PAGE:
Test Answers 4

rogersgeorge on September 12th, 2017

Last chance to go take the test without seeing the answers!

The last five questions:

  1. It was about 3 or 4 feet long, looked like a long piece of linguine (same color, similar width), except if you looked a little carefully, it was actually comprised of connected rhomboid like sections. [this one has two goofs, not counting that the 3 and 4 should be spelled out. Find both.]
  2. While China is beginning to assemble its own tunnel-boring machines, it still relies on critical, foreign-made components that its own industries can’t manufacture on its own. [first word should be “Although” or “Whereas,” but I’m looking for a different goof.]
  3. Clicking Refresh Catalog in the catalog, updates the usage information.
  4. The amount of tabs you have open at any one time has a direct impact on the performance of Chrome, as well as how much RAM the application consumes.
  5. Feminism is not a stick with which to beat other women with.

The answers:

  1. Using numerals for numbers below ten is normally a faux pas in writing, but that’s not the goof I’m thinking about. They said “comprised of”! It’s “composed of” or even “comprising connected …” For shame! Talk about being pretentious, that’s it! The other goof is a missing hyphen. It should be “rhomboid-like sections.”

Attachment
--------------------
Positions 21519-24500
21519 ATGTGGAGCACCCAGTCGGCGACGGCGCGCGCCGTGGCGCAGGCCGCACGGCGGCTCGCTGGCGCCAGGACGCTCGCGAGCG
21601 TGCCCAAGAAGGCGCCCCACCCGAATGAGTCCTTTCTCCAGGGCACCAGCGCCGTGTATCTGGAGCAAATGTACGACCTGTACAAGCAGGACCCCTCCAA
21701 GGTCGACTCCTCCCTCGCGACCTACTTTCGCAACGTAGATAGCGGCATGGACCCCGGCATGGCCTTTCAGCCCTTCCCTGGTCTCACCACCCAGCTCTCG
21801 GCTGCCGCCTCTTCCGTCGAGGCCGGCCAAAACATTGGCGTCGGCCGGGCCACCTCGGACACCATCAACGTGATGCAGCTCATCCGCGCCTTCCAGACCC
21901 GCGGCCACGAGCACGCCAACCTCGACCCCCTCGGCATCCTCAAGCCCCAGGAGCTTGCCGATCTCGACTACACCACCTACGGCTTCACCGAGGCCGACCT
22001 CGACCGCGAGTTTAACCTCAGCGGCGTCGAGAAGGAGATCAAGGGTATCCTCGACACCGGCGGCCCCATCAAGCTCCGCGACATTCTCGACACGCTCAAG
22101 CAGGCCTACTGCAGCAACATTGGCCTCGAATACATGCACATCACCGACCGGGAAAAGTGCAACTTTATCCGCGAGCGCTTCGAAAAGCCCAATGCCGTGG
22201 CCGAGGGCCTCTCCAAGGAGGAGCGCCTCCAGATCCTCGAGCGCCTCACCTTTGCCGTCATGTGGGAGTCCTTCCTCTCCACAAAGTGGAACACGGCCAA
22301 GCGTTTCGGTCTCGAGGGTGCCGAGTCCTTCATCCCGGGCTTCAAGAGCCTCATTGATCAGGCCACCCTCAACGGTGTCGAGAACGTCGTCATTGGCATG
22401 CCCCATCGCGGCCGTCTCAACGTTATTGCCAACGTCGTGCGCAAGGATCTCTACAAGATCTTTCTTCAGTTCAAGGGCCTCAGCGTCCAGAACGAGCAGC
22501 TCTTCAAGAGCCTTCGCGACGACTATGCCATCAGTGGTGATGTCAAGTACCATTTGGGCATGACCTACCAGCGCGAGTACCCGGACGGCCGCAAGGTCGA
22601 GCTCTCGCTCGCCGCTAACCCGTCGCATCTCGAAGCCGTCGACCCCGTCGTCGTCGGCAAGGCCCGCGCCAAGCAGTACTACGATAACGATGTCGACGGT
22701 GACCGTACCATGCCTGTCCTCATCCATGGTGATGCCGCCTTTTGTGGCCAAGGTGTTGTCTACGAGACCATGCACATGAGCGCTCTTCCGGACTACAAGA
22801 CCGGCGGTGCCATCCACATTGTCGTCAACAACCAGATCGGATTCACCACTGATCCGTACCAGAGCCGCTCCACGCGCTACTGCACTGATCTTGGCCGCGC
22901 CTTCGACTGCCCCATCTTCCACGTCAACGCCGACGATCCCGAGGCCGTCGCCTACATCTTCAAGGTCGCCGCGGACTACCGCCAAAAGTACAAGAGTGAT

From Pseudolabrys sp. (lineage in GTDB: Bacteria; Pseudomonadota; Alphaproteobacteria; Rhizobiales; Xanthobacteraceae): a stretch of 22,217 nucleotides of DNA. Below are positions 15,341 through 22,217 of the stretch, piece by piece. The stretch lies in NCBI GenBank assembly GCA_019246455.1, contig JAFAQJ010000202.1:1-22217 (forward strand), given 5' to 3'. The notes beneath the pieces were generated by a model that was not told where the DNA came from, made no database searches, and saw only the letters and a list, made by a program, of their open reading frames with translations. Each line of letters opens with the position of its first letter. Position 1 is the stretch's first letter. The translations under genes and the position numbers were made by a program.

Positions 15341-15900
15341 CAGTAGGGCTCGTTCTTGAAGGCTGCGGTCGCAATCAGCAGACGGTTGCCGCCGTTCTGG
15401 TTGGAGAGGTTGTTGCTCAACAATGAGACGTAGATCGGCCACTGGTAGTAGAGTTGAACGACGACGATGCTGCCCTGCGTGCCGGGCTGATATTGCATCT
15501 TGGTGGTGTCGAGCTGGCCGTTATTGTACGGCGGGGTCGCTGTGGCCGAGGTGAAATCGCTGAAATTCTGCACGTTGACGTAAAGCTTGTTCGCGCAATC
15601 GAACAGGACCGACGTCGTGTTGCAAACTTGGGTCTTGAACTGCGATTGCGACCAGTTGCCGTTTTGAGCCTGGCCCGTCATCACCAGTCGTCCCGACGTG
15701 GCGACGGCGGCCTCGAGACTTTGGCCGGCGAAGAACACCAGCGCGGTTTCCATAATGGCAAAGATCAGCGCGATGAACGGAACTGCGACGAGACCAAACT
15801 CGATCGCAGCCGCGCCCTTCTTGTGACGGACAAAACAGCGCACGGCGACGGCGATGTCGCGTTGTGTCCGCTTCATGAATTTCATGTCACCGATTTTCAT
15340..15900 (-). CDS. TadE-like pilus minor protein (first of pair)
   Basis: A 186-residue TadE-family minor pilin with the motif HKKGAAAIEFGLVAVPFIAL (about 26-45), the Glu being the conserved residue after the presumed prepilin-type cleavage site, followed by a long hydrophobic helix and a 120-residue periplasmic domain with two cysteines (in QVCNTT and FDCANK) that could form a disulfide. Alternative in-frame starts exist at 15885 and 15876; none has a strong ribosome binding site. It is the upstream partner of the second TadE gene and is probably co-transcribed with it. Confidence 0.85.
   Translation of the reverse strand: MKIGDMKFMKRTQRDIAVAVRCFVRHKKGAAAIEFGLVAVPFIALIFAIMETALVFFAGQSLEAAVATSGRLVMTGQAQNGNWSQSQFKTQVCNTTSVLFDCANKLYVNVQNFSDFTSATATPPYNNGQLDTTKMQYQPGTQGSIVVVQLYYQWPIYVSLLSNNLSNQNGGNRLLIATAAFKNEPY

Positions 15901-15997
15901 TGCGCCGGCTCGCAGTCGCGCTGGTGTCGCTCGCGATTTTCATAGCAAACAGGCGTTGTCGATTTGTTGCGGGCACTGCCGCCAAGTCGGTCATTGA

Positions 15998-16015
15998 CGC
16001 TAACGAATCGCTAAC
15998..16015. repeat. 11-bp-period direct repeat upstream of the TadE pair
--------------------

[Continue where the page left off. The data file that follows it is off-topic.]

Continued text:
2. This one is easy. “industries” is plural, “its” is singular. Make them agree: Use either “industry…its own,” or “industries…their own.”
  3. Get rid of the comma. Never separate a subject and verb with one comma. I recommend you make “Refresh Catalog” stand out, too, with a style, quotes, italic, or bold.
  4. AAK! They should have “The number of tabs” because you’re counting, not measuring.
  5. The sentence has an extra “with” at the end. Get rid of it. In other words, proofread your work. You got that one, didn’t you?

So there you have it. If you teach English know some writers, or just want to annoy your friends, you have permission to print the quiz and hand it out. Then tell them the answers, of course.

The Courts Have Spoken: Use the Oxford comma!

rogersgeorge on September 4th, 2017

News about this item appeared in March of 2017. It’s the outcome of a court case between a dairy in Maine and the company’s drivers, and it all hinged on the Oxford, or serial, comma.

I’m pretty sure, if you are the type to read this blog even occasionally, that you know what an Oxford comma is: When you have a list of things with an “and” between the last two items in the list, the comma before the “and” is called the Oxford comma. (This applies to lists with “or” too.)

Here’s a link to the appellate court’s decision.


I don’t really recommend you bother to read it, but the gist is that the drivers were entitled to extra goodies because the last two items in a list were combined, as implied by the lack of a comma before the “and.” So the “missing” comma, even though it’s considered grammatical to leave it out, cost the company money.

Here’s the rule as I phrase it:

Without the Oxford comma, sometimes you can be misunderstood. With it, you are never misunderstood.

Since I advocate that expository should be clear, I say “Always use the Oxford comma!”